This work normally involves providing advice to businesses and undertaking pro-active inspections. This section of the website focuses on the advice given to high risk sectors.

The high risk sectors that the council's health, safety and licensing service have selected as a priority for our pro-active work are:

  • storage warehouses
  • gas safety in commercial catering premises
  • inflatable amusement devices
  • visitor attractions with animal contact
  • raising awareness of work-related stress and mental health
  • large commercial waste and recycling bins.

For more information on the high risk sectors please read the information below.

More information on the pro-active inspections.

What advice is available for storage warehouses?

Warehouses can be regarded as high-risk premises due to a number of high risk activities carried out in such premises including:

  • poorly-managed workplace transport -- prevention of people being struck by vehicles -- prevention of injuries resulting from amputation and crushing
  • working from height
  • manual handling
  • occupational deafness
  • welfare provision for delivery drivers.

The HSE has published a guide to health and safety for warehousing and storage. The guidance gives special attention to topics, which includes manual handling, musculoskeletal awareness, mechanical handling, site transport and working at height, these are covered in detail but the broader emphasis is on responsible warehouse practices, general prevention of avoidable risks and hazards and information of accident and emergency

What advice is available for gas safety in commercial catering premises?

The proper installation, maintenance and inspection by a competent Gas Safe registered engineer is essential to ensuring that staff and customers at commercial catering premises are protected from exposure to carbon monoxide gas.

Unsafe appliances post a risk of exposure to carbon monoxide in commercial kitchens, the risks include badly installed or faulty appliances; poor ventilation resulting in lack of make -up air to support combustion; and/or inadequate extraction systems. These appliances include boilers, cooking ranges and more specialised equipment such as tandoori ovens and chapatti flamers.

All businesses must have a suitable maintenance system is in place for all gas appliances. Normally, they will engage an appropriately qualified and registered GAS SAFE engineer to undertake an inspection and provide you with an inspection certificate showing his/her findings.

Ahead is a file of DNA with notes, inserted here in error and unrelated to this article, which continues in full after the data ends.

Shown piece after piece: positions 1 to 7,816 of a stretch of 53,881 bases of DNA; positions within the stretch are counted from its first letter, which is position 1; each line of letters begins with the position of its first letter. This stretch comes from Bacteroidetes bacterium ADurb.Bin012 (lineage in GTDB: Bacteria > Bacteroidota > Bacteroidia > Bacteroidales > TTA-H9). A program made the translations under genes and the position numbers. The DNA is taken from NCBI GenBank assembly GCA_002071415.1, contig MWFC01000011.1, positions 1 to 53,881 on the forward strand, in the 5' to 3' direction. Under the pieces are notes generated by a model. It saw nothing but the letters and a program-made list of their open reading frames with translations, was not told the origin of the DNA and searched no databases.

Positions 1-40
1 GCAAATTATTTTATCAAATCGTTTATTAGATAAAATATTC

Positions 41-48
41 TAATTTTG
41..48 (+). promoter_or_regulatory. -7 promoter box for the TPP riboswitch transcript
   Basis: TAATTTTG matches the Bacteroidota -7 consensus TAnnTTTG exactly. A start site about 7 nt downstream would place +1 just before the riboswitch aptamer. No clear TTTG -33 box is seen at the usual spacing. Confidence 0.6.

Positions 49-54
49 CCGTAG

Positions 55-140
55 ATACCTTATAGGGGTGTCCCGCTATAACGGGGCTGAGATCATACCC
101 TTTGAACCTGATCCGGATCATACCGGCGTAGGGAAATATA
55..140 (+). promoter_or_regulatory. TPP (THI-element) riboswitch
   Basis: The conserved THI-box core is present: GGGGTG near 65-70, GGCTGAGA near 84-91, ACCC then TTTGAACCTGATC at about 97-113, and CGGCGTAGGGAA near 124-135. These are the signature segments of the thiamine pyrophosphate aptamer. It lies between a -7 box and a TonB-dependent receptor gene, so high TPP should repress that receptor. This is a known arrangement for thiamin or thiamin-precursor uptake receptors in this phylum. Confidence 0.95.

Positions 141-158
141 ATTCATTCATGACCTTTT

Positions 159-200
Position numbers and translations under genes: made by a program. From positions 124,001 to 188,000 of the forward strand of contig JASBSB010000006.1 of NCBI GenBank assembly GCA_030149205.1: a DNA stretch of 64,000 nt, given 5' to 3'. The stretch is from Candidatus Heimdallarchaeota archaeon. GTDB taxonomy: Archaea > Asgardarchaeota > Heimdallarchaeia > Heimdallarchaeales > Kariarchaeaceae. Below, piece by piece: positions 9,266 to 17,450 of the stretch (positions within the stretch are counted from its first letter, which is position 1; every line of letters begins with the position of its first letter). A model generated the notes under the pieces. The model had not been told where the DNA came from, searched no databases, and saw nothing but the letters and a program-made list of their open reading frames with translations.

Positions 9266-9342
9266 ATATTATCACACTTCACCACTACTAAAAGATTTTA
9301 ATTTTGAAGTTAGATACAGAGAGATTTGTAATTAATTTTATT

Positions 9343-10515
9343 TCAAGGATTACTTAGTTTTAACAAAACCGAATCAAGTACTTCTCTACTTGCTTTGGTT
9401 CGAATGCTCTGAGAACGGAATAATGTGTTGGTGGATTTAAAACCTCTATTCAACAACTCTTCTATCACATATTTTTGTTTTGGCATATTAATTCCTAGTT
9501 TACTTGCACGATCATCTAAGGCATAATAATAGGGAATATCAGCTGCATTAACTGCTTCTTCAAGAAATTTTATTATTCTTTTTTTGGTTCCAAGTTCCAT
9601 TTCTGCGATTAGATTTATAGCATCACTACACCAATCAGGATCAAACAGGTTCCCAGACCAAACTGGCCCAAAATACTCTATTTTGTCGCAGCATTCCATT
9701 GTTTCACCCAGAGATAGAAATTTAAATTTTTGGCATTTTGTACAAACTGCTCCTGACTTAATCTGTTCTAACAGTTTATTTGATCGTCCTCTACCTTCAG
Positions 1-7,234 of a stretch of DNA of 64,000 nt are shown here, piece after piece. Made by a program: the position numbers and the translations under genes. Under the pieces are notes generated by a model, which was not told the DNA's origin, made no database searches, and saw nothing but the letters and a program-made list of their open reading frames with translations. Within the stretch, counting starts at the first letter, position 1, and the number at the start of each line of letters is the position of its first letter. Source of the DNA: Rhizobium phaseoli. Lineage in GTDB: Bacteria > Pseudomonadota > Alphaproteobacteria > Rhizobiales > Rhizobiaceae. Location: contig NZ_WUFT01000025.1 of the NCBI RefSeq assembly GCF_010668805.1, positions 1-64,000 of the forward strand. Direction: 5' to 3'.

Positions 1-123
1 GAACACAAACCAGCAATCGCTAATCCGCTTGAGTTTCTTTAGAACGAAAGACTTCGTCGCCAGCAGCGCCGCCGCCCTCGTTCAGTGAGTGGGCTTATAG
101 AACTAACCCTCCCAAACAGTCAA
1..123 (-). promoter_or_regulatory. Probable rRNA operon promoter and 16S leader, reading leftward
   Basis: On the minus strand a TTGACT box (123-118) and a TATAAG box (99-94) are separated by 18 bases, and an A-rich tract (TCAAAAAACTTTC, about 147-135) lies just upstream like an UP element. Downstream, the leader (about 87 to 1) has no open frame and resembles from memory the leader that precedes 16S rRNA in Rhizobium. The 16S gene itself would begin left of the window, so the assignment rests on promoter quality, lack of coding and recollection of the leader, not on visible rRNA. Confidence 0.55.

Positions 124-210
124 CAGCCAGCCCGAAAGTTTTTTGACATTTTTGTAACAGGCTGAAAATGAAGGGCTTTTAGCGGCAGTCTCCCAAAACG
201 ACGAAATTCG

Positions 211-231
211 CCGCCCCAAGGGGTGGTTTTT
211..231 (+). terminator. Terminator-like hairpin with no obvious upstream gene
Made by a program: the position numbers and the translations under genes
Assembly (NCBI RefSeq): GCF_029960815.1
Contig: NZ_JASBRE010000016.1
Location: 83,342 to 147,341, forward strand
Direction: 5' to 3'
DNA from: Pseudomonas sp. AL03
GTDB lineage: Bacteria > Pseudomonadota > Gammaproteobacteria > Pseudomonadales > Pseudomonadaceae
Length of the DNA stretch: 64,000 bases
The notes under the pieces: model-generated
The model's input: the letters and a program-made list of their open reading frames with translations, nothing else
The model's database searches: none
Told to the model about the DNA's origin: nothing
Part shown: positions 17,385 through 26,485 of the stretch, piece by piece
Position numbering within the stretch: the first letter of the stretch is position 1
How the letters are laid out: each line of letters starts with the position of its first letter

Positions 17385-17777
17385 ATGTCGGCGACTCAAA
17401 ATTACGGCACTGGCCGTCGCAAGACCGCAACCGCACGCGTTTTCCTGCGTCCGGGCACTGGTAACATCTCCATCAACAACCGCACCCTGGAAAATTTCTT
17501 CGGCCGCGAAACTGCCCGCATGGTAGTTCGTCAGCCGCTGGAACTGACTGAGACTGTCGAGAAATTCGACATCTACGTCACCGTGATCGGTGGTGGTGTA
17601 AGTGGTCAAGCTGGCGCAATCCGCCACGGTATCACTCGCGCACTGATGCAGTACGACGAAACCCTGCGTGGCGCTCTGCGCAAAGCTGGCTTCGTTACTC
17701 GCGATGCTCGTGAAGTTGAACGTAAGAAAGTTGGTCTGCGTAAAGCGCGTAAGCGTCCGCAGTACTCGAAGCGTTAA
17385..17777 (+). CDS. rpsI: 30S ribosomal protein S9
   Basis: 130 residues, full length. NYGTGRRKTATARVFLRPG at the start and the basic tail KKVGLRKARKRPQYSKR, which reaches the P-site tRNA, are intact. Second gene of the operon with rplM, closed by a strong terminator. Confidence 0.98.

Please find attached a copy of a letter that we are sending to businesses that explains their legal responsibilities and how to comply with the law.

Letter to Businesses (pdf 43kb)

Please find attached a checklist that can be used for a self-assessment and check for legal compliance of business.

Checklist for Businesses (pdf 2.3mb)

The HSE publishes guidance on the use of gas.

What advice is available for inflatable amusement devices?

There have been a number of fatalities and serious incidents nationally in recent years where bouncy castles and similar inflatable devices have collapsed or blown away in windy or adverse conditions. The council's health, safety and licensing service is currently running a safety campaign to improve the safety and management of inflatable amusement devices by increasing the level of awareness of the risks, safety and management best practice.

Health and Safety law applies to the supply, hire and use of inflatables for commercial purposes. The council has produced guidance documents covering best practice for businesses hiring devices and details their responsibilities included testing and maintaining of equipment, ensuring they carry out risk assessments and comply with the appropriate safety legislation and ensuring their devices are correctly insured.

Hirers such as event organisers can take simple precautions to help avoid serious incidents. The council has produced guidance documents covering best practice for hirers which includes who's responsible, what to check before hiring and what checks to carry out on the day of hiring.

ERYC Hirer Guidance (pdf 604kb)

ERYC Operators Guidance (pdf 116kb)

The HSE publish guidance on inflatable play equipment safety.